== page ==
18. Buckley JJ, Feuring TH: Fuzzy differential equations. Fuzzy Sets Syst. 2000, 110: 43-54. 10.1016/S0165-0114(98)00141-9

19. Ding Z, Ming M, Kandel A: Existence of solutions of fuzzy differential equations. Inf. Sci. 1997, 99: 205-217. 10.1016/S0020-0255(96)00279-4

20. Gasilov N, Amrahov SE, Fatullayev AG: Solution of linear differential equations with fuzzy boundary values. Fuzzy Sets Syst. 2014, 257: 169-183.

21. Karpenko D, Gorder RAV, Kandel A: The Cauchy problem for complex fuzzy differential equations. Fuzzy Sets Syst. 2014, 245: 18-29.

22. Lakshmikantham V, Mohapatra RN: Basic properties of solutions of fuzzy differential equations. Nonlinear Stud. 2000, 8: 113-124.

23. Li JX, Zhao AM, Yan JR: The Cauchy problem of fuzzy differential equations under generalized differentiability. Fuzzy Sets Syst. 2012, 200: 1-24.

24. Nieto JJ: The Cauchy problem for continuous fuzzy differential equations. Fuzzy Sets Syst. 1999, 102: 113-124. 10.1016/S0165-0114(98)00208-5

25. Puri ML, Ralescu DA: Differentials of fuzzy functions. J. Math. Anal. Appl. 1983, 91: 552-558. 10.1016/0022-247X(83)90169-5

26. Hukuhara M: Intégration des applications mesurables dont la valeur est un compact convexe. Funkc. Ekvacioj 1967, 10: 205-223.

27. Mareš M: Addition of fuzzy quantities: disjunction-conjunction approach. Kybernetika 1989, 25: 104-116.

28. Mareš M: Additive decomposition of fuzzy quantities. Fuzzy Sets Syst. 1992, 47: 341-346. 10.1016/0165-0114(92)90299-J

29. Jamison, KD: A normed space of fuzzy number equivalence classes. UCD/CCM Report No. 112, October (1997)

30. Panda G, Panigrahi M, Nanda S: Equivalence class in the set of fuzzy numbers and its application in decision-making problems. Int. J. Math. Math. Sci. 2006, 35: 741-765.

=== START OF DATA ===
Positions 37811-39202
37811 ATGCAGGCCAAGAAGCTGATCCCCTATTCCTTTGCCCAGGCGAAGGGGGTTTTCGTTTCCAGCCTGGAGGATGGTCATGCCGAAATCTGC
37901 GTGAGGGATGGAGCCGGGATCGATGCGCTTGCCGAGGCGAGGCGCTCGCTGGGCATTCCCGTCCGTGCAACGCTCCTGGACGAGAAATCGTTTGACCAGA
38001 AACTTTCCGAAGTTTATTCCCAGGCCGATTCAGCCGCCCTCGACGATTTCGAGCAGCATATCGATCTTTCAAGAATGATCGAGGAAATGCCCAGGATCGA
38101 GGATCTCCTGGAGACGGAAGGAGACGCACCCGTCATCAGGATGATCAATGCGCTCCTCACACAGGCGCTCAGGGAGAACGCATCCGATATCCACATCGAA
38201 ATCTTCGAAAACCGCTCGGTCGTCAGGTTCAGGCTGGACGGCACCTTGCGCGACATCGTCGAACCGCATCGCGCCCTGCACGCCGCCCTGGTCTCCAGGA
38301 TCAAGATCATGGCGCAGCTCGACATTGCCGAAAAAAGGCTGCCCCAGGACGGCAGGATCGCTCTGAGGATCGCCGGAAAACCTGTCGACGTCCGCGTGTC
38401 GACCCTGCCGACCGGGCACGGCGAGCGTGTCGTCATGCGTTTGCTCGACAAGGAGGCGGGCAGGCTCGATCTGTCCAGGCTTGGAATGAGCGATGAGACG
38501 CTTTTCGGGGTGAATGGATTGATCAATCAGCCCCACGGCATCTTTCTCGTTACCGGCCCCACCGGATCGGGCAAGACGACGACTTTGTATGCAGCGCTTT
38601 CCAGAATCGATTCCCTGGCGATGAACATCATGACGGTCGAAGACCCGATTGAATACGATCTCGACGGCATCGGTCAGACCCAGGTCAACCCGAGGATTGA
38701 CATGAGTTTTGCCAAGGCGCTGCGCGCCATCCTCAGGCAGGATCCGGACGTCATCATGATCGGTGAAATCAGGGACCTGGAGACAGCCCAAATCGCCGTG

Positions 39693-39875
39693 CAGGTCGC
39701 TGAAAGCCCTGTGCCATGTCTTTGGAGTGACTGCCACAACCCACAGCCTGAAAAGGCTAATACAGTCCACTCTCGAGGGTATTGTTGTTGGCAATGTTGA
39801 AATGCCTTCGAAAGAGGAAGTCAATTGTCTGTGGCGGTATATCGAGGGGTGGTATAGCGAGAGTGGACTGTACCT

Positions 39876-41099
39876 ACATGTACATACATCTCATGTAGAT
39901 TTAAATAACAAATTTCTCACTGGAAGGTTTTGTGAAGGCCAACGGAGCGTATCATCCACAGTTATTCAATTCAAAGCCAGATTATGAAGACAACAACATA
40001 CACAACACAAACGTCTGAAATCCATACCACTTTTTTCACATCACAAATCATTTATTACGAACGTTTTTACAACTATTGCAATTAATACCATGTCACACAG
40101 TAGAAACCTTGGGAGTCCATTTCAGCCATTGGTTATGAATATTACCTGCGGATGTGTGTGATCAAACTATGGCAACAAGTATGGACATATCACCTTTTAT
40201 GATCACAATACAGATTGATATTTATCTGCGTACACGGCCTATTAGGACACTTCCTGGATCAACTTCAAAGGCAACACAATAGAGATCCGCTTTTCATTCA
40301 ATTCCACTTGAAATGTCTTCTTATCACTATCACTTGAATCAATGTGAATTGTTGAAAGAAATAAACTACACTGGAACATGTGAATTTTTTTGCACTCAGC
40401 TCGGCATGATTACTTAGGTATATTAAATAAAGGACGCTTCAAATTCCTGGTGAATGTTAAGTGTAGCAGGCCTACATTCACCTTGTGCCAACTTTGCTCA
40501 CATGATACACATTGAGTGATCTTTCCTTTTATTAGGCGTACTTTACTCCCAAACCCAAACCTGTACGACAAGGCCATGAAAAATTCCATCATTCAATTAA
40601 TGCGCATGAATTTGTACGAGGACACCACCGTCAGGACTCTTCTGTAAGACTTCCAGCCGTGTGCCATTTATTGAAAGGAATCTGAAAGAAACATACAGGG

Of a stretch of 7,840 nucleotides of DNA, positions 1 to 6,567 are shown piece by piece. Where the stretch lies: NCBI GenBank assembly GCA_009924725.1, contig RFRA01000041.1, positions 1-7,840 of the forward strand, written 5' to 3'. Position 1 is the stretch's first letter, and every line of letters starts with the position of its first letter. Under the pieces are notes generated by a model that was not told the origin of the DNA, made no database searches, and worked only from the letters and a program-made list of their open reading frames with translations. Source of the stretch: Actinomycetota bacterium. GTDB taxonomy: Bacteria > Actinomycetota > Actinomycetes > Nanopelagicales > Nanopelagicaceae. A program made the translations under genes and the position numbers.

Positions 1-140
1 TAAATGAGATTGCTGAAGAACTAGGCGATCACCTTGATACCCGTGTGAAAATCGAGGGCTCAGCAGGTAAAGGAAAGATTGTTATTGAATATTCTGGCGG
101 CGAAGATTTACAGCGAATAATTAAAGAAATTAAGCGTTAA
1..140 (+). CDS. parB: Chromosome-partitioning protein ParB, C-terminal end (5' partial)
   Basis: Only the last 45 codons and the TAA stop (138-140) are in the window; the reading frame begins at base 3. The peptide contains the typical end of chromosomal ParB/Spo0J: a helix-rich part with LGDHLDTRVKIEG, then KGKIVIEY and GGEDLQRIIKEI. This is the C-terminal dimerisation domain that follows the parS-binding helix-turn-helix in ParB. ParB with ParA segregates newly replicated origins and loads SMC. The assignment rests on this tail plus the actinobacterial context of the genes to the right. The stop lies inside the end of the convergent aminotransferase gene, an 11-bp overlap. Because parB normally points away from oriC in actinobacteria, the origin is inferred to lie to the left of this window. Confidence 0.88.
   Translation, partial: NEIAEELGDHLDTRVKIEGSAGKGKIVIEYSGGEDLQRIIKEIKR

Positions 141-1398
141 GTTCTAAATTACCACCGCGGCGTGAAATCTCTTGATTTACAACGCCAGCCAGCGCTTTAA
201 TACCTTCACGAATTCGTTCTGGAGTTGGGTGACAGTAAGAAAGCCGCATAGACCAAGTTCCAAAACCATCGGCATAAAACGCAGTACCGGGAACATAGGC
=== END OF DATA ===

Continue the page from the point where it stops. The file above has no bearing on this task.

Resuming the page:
31. Wu CX, Zhao Z:Some notes on the characterization of compact sets of fuzzy sets with ${L}_{p}$ metric. Fuzzy Sets Syst. 2008, 159: 2104-2115. 10.1016/j.fss.2007.11.010

32. Hong D, Do H: Additive decomposition of fuzzy quantities. Inf. Sci. 1996, 88: 201-207. 10.1016/0020-0255(95)00163-8

33. Qiu D, Lu CX, Zhang W, Lan YY: Algebraic properties and topological properties of the quotient space of fuzzy numbers based on Mareš equivalence relation. Fuzzy Sets Syst. 2014, 245: 63-82.

34. Qiu, D, Zhang, W, Lu, CX: On fuzzy differential equations in the quotient space of fuzzy numbers. Fuzzy Sets Syst. (2014, submitted)

35. Kolmogorov AN, Fomin SV: Introductory Real Analysis. Dover, New York; 1975.

36. Dubois D, Prade H: Fuzzy Sets and Systems. Academic Press, New York; 1980.

37. Zadeh LA: The concept of a linguistic variable and its application to approximate reasoning - I. Inf. Sci. 1975, 8: 199-251. 10.1016/0020-0255(75)90036-5

38. Zadeh LA: The concept of a linguistic variable and its application to approximate reasoning - II. Inf. Sci. 1975, 8: 301-357. 10.1016/0020-0255(75)90046-8

39. Zadeh LA: The concept of a linguistic variable and its application to approximate reasoning - III. Inf. Sci. 1975, 9: 43-80. 10.1016/0020-0255(75)90017-1

40. Dubois D, Prade H: Gradual elements in a fuzzy set. Soft Comput. 2008, 12: 165-175.

41. Fortin J, Dubois D, Fargier H: Gradual numbers and their application to fuzzy interval analysis. IEEE Trans. Fuzzy Syst. 2008, 16: 388-402.

42. Dubois D, Fargier H, Fortin J: The empirical variance of a set of fuzzy intervals. In Proc. of the 2005 IEEE Int. Conf. on Fuzzy Systems (FUZZ-IEEE 2005). IEEE Press, New York; 2005:885-890. Reno, Nevada, 22-25 May

43. Dubois D, Kerre E, Mesiar R, Prade H: Fuzzy interval analysis. The Handbooks of Fuzzy Sets. In Fundamentals of Fuzzy Sets. Edited by: Dubois D, Prade H. Kluwer Academic, Boston; 2000:483-581.

44. Jamison, KD: Modeling uncertainty using probabilistic based possibility theory with applications to optimization. Doctoral thesis, University of Colorado at Denver (1998)

45. Jamison KD: Possibility as cumulative probability and a normed space of congruence classes of fuzzy numbers motivated by an expected utility functional. Fuzzy Sets Syst. 2000, 111: 331-339. 10.1016/S0165-0114(98)00135-3

46. Lakshmikantham V, Leela S I. In Differential and Integral Inequalities. Academic Press, New York; 1996.

## Acknowledgements

This work was supported by The National Natural Science Foundations of China (Grant Nos. 11201512 and 61472056) and The Natural Science Foundation Project of CQ CSTC (cstc2012jjA00001).

## Author information

Authors

### Corresponding author

Correspondence to Dong Qiu.

### Competing interests

The authors declare that they have no competing interests.

### Authors’ contributions

All authors contributed equally to the writing of this paper. All authors read and approved the final manuscript.

## Rights and permissions